This is installment three in our “Options for Newbies” series. In this series I am going through the subject of options in the most basic way, to help give those new to options a starting point. Even if you’re a veteran, these articles may give you a deeper understanding of some aspects of options.
Breaking news: Last week Peter Glazebrook of Nottinghamshire, England claimed the record for the world’s largest onion, by growing one weighing in at 17 pounds, 15 ounces. Figure 1 below shows a proud Mr. Glazebrook with his prize onion, which handily beat the previous record of 16 pounds, 8 ounces.
Say what?? What does this have to do with options? Well, to a beginner, the subject of options is huge, mysterious, and can make your eyes water. In this series, we’re peeling away at that onion, one layer at a time.
In the first two installments, which you can review here and here, I began this peeling process by way of an example using call options on the stock of Apple Inc. Let’s look at how that position would have done, and then use that as a jumping-off place for peeling back some more layers.
Our example options were the September 650 Calls. Each one of these option contracts gave its holder the right to buy (because it was a Call and not a Put), 100 shares of Apple stock (the underlying asset), at $650 per share (the strike price), up to the close of business on Friday, September 21 (the expiration date). This particular option was just one of many at different strike prices and expiration dates that were available at the time. Each option has its own symbol or ticker, to differentiate it from all others. For these options, the symbol was AAPL 120922C650.
That symbol is long, but it is easy to interpret.
AAPL is the root, and indicates the underlying asset. It is the symbol for the stock of Apple, Inc.
120922 is the date on which the option is settled, in the format YYMMDD. It’s the day after the expiration date, which in this case was September 21, 2012. This settlement date is when the underlying asset will change hands, if that happens (it doesn’t always happen).
C is because this option is a Call. For Puts, this position has a P instead of a C.
650 indicates the strike price of this option.
Put them all together and you have AAPL 120922C650. The space after the root is part of the symbol. Note that depending on the source you’re looking at, sometimes the symbols are given slightly differently, with more leading or trailing zeroes. Nasdaq.com, for example, would display this symbol as AAPL 120922C00650000.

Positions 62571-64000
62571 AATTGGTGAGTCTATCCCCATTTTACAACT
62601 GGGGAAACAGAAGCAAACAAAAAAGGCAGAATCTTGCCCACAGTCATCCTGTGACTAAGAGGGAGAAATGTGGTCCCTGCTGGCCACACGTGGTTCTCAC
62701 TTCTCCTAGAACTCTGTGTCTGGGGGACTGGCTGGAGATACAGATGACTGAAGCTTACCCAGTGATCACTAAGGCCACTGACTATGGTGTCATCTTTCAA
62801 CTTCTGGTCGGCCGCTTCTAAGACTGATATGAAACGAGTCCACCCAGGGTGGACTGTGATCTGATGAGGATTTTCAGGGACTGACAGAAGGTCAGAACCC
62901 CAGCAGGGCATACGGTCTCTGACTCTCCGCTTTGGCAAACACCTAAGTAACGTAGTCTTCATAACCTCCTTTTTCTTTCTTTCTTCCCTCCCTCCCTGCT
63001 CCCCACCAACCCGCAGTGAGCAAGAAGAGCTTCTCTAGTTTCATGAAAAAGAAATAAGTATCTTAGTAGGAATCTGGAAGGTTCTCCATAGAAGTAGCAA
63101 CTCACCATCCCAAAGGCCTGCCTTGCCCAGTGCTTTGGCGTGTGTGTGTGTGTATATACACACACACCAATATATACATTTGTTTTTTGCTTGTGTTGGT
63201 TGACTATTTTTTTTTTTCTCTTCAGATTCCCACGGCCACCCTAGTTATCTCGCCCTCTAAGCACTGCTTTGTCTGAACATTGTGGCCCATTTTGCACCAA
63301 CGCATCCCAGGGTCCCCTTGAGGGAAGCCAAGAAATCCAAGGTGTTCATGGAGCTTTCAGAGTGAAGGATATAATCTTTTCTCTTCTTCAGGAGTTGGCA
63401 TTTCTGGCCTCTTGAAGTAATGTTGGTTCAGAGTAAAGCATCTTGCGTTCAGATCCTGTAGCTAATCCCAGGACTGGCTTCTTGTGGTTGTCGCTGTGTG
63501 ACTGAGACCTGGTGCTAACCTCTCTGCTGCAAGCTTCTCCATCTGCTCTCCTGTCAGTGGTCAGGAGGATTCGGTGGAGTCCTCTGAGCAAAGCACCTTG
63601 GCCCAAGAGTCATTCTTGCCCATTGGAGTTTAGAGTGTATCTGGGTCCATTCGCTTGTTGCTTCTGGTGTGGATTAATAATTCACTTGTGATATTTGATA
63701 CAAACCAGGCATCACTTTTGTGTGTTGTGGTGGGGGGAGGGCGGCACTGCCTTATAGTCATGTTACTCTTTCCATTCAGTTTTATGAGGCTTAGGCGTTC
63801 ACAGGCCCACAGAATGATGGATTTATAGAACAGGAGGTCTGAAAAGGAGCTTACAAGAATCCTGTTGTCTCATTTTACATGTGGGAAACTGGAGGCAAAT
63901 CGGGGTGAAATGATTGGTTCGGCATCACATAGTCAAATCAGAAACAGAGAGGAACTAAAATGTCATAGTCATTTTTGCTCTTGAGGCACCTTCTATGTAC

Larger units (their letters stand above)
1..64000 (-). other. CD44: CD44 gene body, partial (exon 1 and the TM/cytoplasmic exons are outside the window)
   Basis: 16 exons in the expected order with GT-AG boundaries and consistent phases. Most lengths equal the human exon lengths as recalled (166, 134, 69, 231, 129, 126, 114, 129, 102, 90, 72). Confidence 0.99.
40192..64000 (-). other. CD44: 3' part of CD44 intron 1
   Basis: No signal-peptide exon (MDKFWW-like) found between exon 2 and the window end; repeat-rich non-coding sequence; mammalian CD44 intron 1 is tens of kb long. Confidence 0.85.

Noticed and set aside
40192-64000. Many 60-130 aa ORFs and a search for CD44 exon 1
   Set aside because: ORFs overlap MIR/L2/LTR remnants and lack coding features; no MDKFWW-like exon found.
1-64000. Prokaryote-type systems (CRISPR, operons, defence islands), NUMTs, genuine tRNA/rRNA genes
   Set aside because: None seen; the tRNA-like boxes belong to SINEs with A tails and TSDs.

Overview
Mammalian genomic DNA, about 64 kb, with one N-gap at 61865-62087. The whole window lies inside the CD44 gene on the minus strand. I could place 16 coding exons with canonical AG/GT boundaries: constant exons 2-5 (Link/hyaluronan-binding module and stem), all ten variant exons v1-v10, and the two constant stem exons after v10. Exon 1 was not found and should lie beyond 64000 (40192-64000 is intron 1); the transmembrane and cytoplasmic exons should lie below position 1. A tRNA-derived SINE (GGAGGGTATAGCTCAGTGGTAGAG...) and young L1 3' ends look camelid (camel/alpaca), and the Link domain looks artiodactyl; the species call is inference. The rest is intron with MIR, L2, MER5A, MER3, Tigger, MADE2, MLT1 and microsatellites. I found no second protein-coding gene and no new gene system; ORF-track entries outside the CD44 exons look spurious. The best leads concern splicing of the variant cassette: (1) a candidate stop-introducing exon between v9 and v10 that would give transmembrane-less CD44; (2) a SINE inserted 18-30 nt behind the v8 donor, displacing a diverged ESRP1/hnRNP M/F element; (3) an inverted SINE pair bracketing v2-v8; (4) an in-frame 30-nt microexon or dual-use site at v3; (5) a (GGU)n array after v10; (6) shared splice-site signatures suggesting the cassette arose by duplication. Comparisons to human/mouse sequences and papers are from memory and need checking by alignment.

Fortunately, when we’re trading options we just pick our strike and expiration from a table, and we never have to type the symbol. This table is called the option chain, and we’ll look at it later.
Back to our example. At the time of the writing of the first article on August 29, Apple’s stock was at $673.40. The 650 calls were quoted at $27.60. As you’ll recall, although each option contract is for 100 shares of stock, the prices of the option contracts are quoted in dollars and cents per share. The cost to buy each contract is 100 times the quoted price. So in this case, each Call option contract gave the right to buy 100 shares of stock at $650 per share (a total of $65,000). Each such contract cost 100 times $27.60, or $2,760.
At the market close at 4:00 PM Eastern time on expiration day, September 21, Apple was at $700.09. Since anyone who still held the 650 calls after the close was going to get Apple stock for $650 (whether they wanted it or not), each of the September 650 calls at that time provided a discount to the market price, equal to $700.09 – 650.00, or $50.09 per share. In option parlance, these options finished in the money by $50.09. This amount was their intrinsic value. Within a few pennies, $50.09 is the price at which those options had to close. In fact they closed at $50.00 even, just 9 cents away.